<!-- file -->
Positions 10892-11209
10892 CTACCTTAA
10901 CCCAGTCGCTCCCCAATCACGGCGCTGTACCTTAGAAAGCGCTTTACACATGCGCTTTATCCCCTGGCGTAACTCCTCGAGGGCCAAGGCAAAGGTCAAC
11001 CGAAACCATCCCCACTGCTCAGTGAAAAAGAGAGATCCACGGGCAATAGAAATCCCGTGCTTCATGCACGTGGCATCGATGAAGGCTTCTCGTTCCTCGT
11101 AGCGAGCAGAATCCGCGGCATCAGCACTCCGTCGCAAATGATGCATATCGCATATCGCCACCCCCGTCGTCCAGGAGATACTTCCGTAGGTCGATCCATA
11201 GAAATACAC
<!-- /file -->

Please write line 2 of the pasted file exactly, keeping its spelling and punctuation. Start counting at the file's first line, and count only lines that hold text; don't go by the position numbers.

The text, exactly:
10892 CTACCTTAA